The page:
Hair designers, or hair dressers, are professionals in hair styling. They consult with clients in order to find a suitable style, then they bring that hairstyle to life. They may be responsible for cutting and coloring hair, and sometimes other specialty techniques. All states require an active license for this profession.
Hair designers are responsible for styling clients' hair. They work with a variety of hair types and must be able to create different hair styles to help their clients look their best. Hair designers must go to cosmetology school to learn how to style hair and then obtain a state license.
|Required Education||Cosmetology school|
|Other Requirements||State license|
|Projected Job Growth (2018-2028)||8%*|
|Median Annual Salary (2018)||$24,730*|
Source: *U.S. Bureau of Labor Statistics (BLS)
Job Description for Hair Designers
Hair designers consult with their customers about the kind of hairstyle they'd like. Based on this discussion, they attempt to create an attractive style that compliments, and in some cases, transforms, their clients' appearance. They may also provide advice on make-up application and scalp treatments.
Many hair designers work in hair salons, but they also work in resorts, hotels and spas. Hair designers are often self-employed individuals who pay their own taxes. Some own their own salons, but many opt for renting booths from salon owners. In this instance, they pay a monthly or weekly fee for chair space. Other hair designers work out of their homes or offer mobile services, which means they travel to customers to provide their services.
Hair Designers' Salary
Salaries for hair designers often include tips and commission. Commissions are based on the cost of the services they perform. They may also get commissions on the salon products they sell. In May 2018, the BLS reported that workers in the 90th percentile or higher earned $50,110 or more per year, whereas the bottom 10th percentile earned $17,980 or less per year. The BLS noted that salaries also depend on the location and industry.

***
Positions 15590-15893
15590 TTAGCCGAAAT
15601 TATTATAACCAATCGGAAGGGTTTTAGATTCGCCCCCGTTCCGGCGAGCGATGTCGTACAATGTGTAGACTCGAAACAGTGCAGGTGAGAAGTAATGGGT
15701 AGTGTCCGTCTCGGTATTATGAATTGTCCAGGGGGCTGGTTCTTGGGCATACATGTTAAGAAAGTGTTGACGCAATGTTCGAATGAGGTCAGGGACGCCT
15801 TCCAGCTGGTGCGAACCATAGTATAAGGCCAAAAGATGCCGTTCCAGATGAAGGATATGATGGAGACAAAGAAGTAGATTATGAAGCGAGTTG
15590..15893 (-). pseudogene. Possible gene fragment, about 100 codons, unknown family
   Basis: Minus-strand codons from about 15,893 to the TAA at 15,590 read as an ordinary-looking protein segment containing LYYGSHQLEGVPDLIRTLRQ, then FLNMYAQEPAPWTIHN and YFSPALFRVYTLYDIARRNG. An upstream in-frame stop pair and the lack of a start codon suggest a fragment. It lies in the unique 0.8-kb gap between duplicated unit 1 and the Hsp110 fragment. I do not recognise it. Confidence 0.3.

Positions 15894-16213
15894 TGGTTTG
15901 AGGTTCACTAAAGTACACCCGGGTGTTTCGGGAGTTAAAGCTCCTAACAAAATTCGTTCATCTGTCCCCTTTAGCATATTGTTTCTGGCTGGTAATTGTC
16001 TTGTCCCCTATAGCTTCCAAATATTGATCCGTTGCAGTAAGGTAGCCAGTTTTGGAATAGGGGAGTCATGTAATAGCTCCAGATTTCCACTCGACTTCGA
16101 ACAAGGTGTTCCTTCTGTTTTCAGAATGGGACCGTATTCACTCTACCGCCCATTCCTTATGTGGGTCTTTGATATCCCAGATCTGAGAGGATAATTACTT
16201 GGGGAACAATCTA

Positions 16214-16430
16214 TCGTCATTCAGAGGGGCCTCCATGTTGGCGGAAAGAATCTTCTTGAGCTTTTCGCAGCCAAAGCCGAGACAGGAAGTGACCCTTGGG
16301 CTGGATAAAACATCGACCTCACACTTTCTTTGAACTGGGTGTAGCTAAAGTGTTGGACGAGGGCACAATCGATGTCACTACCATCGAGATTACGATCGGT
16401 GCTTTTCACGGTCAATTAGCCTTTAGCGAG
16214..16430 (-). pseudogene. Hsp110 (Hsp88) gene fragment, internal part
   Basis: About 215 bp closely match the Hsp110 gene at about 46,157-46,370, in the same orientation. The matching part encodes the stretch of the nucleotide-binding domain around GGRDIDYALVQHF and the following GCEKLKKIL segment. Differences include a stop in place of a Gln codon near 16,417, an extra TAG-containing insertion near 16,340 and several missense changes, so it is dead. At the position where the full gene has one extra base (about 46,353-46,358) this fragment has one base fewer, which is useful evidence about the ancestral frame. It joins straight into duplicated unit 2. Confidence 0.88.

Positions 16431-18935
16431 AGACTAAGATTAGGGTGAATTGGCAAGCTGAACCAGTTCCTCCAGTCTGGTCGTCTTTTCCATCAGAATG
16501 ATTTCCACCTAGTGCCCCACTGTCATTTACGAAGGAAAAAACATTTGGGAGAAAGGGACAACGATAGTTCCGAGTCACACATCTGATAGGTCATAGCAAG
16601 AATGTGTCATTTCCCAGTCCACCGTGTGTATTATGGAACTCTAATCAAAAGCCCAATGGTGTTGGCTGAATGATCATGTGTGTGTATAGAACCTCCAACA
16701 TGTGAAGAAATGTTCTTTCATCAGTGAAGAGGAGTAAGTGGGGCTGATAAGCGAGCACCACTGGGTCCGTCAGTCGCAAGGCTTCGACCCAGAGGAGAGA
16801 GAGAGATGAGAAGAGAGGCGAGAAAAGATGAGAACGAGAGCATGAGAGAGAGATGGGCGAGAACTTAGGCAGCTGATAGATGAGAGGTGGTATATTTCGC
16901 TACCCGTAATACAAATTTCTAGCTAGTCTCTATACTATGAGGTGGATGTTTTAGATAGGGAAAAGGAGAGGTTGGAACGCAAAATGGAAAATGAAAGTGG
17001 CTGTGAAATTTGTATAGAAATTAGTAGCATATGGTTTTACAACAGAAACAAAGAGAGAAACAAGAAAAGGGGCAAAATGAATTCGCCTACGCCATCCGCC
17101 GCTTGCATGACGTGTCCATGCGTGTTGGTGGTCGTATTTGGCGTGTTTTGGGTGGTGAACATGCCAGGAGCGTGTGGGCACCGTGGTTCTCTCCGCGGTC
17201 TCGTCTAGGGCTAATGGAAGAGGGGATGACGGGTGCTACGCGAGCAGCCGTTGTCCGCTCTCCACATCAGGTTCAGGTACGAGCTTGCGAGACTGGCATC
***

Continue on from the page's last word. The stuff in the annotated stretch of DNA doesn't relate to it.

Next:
Duties of Hair Designers
Hair designers clean, cut, bleach or color their customers' hair. Other tasks may include highlighting, giving deep conditioning treatments and grooming clients' hairpieces. Hairstylists also properly apply permanent chemical treatments, such as relaxers, waves or curls. They sometimes remove facial hair and assist their customers with nail care.
Aside from working directly with their clients, hair designers keep their workstations or salons clean and hygienic. They sanitize tools used on multiple customers after every use. Hair designers with their own salons also have the responsibility of management. They must order supplies and advertise their businesses, in addition to monitoring inventory and hiring and supervising workers.
Hair Designer Requirements
Every state requires hairdressers to be licensed. This means that licensing candidates must attend a state-approved school of cosmetology and hold a high school diploma or GED. In some states, it may be possible to become a licensed hair designer without attending a cosmetology course. This happens only if applicants have their state's required amount of apprenticeship hours or adequate work experience.
Many high schools offer courses in cosmetology, and these can be a good foundation for students who later enroll in cosmetology school. Cosmetology programs generally take anywhere from nine months to two years to complete. Students learn about hair-styling instruments, skin and nail care, coloring and styling techniques, sanitation procedures and skin disorders.
After graduating from cosmetology school, students can take their state's cosmetology licensing examinations. They often include oral and written tests covering practical knowledge. Age requirements vary by state, but 16 is the minimum age requirement. Licensing applicants must complete a certain number of hours in classroom theory and practice, and certain states may also require actual work experience. Applicants pay registration, application and examination fees to their state licensing board.
States may require license renewal, which can involve taking continuing education courses. Hair dressers can attend seminars or take cosmetology refresher courses as often as the state mandates. Courses may include techniques in hair wrapping or braiding.
Aspiring hair designers need to graduate from a cosmetology school and gain licensure in order to work. They can pursue education in specialty techniques as well. Good interpersonal skills would be helpful when consulting with clients.